1. PontoonPirate*

        Yep. I resigned on Tuesday, and my boss told me he was disappointed I hadn’t come to him before I accepted another offer… what for? To what end? He isn’t going to be a better manager, which is a huge issue. He can’t improve the culture because he doesn’t realize he’s central to the problem. And if he could offer me more money and better benefits, he already should have based on the fact that he keeps saying he doesn’t know how he’s going to replace me and I’m so good at what I do. Guess he shoulda thought of that before now.

        1. Jen*

          Oh, this sounds so, so familiar. My boss didn’t tell me he was disappointed, but he still tried to talk me into staying… no way, especially since *he* was the main reason for my leaving!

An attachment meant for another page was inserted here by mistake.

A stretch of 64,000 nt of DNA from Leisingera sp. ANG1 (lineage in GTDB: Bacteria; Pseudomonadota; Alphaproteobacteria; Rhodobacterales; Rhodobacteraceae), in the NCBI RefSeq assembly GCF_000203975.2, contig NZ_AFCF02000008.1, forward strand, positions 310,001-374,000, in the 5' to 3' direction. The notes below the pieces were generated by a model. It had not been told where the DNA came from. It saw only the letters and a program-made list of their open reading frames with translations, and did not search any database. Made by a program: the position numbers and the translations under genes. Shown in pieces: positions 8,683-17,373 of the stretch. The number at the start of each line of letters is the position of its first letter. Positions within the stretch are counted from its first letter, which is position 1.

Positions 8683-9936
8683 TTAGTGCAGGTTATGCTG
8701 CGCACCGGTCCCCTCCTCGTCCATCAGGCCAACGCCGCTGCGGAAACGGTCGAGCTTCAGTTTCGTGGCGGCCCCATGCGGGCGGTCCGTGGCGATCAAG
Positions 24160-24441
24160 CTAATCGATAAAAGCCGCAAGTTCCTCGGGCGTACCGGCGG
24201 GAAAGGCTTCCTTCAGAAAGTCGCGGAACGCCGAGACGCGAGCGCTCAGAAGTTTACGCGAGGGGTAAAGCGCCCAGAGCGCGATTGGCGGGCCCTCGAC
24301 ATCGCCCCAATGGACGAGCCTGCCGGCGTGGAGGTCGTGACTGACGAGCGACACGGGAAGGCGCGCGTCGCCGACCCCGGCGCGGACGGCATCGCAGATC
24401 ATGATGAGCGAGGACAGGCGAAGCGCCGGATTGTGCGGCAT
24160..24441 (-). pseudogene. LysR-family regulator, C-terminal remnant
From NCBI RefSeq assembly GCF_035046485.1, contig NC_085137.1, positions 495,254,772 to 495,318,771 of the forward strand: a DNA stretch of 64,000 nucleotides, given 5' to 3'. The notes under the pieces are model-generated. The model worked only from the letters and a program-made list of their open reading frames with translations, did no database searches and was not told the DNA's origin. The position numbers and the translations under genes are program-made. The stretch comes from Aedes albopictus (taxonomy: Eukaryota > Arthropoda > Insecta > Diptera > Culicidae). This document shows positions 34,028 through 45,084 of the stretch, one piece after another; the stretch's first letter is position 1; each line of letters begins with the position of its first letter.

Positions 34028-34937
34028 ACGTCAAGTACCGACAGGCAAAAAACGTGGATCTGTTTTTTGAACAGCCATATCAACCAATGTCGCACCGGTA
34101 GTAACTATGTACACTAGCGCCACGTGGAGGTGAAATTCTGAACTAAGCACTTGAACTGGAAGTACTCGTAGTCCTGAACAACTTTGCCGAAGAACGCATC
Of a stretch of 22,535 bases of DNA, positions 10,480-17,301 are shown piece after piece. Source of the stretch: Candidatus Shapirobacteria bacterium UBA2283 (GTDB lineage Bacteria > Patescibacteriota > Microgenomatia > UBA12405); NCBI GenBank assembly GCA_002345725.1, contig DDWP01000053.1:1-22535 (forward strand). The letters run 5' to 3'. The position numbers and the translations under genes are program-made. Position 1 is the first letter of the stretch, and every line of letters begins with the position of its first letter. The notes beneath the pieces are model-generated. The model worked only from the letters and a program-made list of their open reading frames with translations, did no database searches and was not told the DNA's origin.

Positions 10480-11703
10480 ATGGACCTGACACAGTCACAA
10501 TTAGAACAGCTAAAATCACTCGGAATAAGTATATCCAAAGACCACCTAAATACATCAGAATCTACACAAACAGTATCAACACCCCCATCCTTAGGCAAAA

3. Cat*

      It depends – if it’s money, this is probably the case, though there’s always going to be some limited “mismatch” times even in companies that pay their employees fairly, and the situation might be more complicated in not-for-profits and other employers that pay below market for a reason (I make significantly below “market” but it’s because there are serious lifestyle benefits and I believe in the work we do).

      If it’s not money, I think it depends on whether you’ve brought the issue up to your employer. In this case, if the boss is saying “come to me before you accept an offer,” I’d take that to mean “come to me if you’re dissatisfied and we’ll see what we can do.” I wouldn’t literally interpret it as “I will only change anything about your job if you have another offer in hand.”

      1. Bea W*

        He could have said “Come to me first if you’re ever thinking if leaving.” Telling someone to come before they “accept an offer” implies there is an actual offer to accept.

        1. Cat*